Not wanting to descend in Mr. George Carlin’s Football/Baseball routine but there it is.

Of the clubhouse, in The Boys of Summer, Roger Kahn wrote, “So summer came, tempting and hot, but of all the new scenes what compelled me most strongly was the crowded and drab clubhouse under the right-field grand- stands in Ebbets Field. It was not air-conditioned as clubhouses are today; ventilation came from narrow windows ten feet above the ground. The clubhouse was a long rectangle, with a trainers’ room and a corridor to Dressen’s office opening on the west. Old metal lockers ran around the walls. Reese, as captain, was assigned the first locker along the outside wall. This came with a battered metal door, a rough symbol of eminence since no other locker had a door of any kind. A small electric heater stood nearby. Reese reclined in an old swivel chair someone had found for him once. The other ball players sat on three-legged milkmaid’s stools.

On the other side of the small space.

I like that combination of words.

Maybe that is where the sidewalk ends.

2.24.2023 – enduring as rock

enduring as rock
charming as waves delicate
as seashore – I wish

“I own a rocky point of land in Carmel, Calif. extending into the Pacific Ocean… I am a woman living alone ‒ I wish protection from the wind and privacy from the road and a house as enduring as the rocks but as transparent and charming as the waves and as delicate as a seashore. You are the only man who can do this – will you help me?”

So wrote Della Brooks Walker to Frank Lloyd Wright.

Mr. Wright took up the challenge and the result is known as the The Walker House, the Mrs. Clinton Walker house and the Cabin on the Rocks.

Mr. Wright took up the challenge in a way consistent with his stated view that: No house should ever be on a hill or on anything. It should be of the hill. Belonging to it. Hill and house should live together each the happier for the other.

How can you not be attracted by that statement?

Easy to understand why Mr. Wright has such a devoted following.

As an aside, one my many nephews (I have over 100 or so counting nephews in law) posted photos recently of a visit to Taliesin West, Wright’s place in Arizona.

I asked this nephew if the folks at Taliesin West told them the story of driving to Taliesin East in the middle of the night to dig up Wright’s body and bring it back to Arizona.

I mentioned that while creepy, it wasn’t as creepy as the Taliesin East butler story.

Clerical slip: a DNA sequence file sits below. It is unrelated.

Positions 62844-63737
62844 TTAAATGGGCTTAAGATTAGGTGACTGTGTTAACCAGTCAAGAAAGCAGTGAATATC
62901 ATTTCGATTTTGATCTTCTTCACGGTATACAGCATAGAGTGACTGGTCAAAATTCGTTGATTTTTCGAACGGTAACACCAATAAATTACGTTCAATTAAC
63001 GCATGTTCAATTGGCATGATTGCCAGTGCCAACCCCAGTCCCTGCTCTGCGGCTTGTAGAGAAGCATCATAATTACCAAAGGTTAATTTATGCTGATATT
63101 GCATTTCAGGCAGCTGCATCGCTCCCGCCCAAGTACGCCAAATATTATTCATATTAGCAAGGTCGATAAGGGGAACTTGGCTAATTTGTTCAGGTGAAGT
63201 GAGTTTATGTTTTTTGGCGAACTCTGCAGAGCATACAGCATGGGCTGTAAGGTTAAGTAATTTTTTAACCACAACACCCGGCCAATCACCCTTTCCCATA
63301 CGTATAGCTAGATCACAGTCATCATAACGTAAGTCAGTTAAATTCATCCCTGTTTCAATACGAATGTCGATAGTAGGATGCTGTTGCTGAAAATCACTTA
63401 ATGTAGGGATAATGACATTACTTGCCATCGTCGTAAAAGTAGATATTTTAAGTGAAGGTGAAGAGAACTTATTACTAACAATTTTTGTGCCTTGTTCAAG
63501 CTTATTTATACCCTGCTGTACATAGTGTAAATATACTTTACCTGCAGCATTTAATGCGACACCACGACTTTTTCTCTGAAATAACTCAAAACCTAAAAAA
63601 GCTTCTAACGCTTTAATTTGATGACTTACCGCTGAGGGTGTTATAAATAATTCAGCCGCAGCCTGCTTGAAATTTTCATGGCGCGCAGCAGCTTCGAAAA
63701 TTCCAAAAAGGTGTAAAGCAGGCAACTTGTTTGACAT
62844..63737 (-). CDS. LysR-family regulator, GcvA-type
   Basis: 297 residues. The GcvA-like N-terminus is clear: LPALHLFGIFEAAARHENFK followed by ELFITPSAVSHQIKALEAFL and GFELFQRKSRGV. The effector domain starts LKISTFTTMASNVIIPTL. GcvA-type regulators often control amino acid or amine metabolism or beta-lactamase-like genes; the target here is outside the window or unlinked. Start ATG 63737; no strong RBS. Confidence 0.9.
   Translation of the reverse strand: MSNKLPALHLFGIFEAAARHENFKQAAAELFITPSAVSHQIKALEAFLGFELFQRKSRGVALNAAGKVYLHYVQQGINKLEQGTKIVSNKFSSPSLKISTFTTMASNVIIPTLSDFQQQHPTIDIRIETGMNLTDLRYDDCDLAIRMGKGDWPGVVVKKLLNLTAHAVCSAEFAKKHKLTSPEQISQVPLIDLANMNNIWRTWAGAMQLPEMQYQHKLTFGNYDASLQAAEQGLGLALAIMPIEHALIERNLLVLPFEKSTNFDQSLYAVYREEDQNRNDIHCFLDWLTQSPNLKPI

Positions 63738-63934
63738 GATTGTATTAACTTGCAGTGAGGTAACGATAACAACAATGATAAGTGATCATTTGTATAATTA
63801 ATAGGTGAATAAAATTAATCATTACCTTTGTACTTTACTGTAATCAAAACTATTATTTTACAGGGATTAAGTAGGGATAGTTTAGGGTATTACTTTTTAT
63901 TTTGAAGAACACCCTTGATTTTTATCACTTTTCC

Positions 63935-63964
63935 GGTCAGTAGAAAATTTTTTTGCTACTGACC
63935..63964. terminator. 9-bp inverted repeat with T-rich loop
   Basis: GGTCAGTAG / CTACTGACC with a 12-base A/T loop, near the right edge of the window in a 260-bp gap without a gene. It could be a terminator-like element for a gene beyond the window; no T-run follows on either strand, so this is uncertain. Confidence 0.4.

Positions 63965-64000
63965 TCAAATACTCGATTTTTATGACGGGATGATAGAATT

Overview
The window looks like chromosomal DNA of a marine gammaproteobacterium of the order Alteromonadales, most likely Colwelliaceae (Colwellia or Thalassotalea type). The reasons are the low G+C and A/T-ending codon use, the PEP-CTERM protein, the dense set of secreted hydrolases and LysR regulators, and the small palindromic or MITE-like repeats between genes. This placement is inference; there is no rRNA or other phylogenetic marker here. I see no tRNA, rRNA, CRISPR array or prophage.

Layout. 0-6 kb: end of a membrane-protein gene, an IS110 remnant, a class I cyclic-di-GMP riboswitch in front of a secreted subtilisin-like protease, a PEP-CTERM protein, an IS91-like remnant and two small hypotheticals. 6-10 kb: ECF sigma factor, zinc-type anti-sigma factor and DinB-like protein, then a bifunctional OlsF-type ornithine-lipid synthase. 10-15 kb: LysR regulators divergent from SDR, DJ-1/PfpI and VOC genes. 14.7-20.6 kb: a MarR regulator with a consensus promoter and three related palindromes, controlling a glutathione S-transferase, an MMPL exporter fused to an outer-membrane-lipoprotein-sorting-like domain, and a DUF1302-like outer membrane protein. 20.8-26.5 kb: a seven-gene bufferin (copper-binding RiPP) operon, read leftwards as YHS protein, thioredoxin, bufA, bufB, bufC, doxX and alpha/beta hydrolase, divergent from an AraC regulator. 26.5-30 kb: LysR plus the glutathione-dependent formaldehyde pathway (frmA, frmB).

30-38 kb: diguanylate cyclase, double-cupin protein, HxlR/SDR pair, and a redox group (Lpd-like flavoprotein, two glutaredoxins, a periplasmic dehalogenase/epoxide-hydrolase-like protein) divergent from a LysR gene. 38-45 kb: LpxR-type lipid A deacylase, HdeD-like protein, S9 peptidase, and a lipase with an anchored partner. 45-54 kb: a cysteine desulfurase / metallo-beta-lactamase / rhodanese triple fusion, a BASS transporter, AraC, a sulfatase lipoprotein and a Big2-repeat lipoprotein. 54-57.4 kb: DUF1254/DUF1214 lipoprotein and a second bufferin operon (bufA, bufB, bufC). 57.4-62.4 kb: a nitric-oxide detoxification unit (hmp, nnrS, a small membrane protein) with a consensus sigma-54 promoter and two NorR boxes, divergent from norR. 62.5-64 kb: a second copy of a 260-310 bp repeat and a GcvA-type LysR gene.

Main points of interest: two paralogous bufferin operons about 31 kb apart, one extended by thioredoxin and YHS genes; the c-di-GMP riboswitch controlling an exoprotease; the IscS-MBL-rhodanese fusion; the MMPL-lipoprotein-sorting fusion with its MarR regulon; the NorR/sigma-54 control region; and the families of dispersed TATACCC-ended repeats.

My Nephew responded that the Taliesin West folks DID not talk about the body snatch and that he had to google the Taliesin East butler story.

And nope, I am not going to relay the stories here as you will enjoy doing the google yourself.


So Mr. Wright designed a house that was part of the beach.

The house, the only Wright house on an ocean, was built in 1952,

The house, located in California’s Carmel-by-the-Sea, is in the news and it is for sale for the low low price of $22 million.

I was intrigued to note that along with all of the Wright intended attributes, as explained by wikipedia, that “The house, an example of Wright’s organic architecture, is built on granite boulders, uses the local Carmel-stone, and has a roof the color of the sea that is shaped to resemble the bow of a ship.” but also it is a house you can hear.

I don’t mean that you can hold the house to your ear and hear the sea as if it was a sea shell.

Nor do I mean that just to look at the house, you can hear the waves.

What I mean is that the house has a sound.

The house has the sound of my childhood.

You see, the house was used in the movie.

A movie maybe more famous for its sound track theme than the movie itself.

That movie was titled, The Summer Place.

For me, and for many folks who grew when I grew up, to hear the song, Theme to a Summer Place, will transport them back to a time where that song was heard everywhere, any where all the time.

Click on the video and listen and I know what you will say.

You will say, OH THAT SONG.

I hear it and I am about 8 years old and I am at home, after school and my Mom is making dinner and the radio in Grand Rapids, Michigan, where I grew up, is tuned to WOOD-AM.

I can hear it and I can see it.

And now I will see this house.

The house that you can hear.

As Mr. Wright would have said, “There you are …”

2.21.2023 – unconquerable

unreposed untired unfaded
unmarred unburlesqued

Based on the poem, The Sea Ocean, by Robert Pollok (c. 1798–1827) From The Course of Time Book I.

Great Ocean! strongest of creation’s sons,
Unconquerable, unreposed, untired,
That rolled the wild, profound, eternal bass
In nature’s anthem, and made music such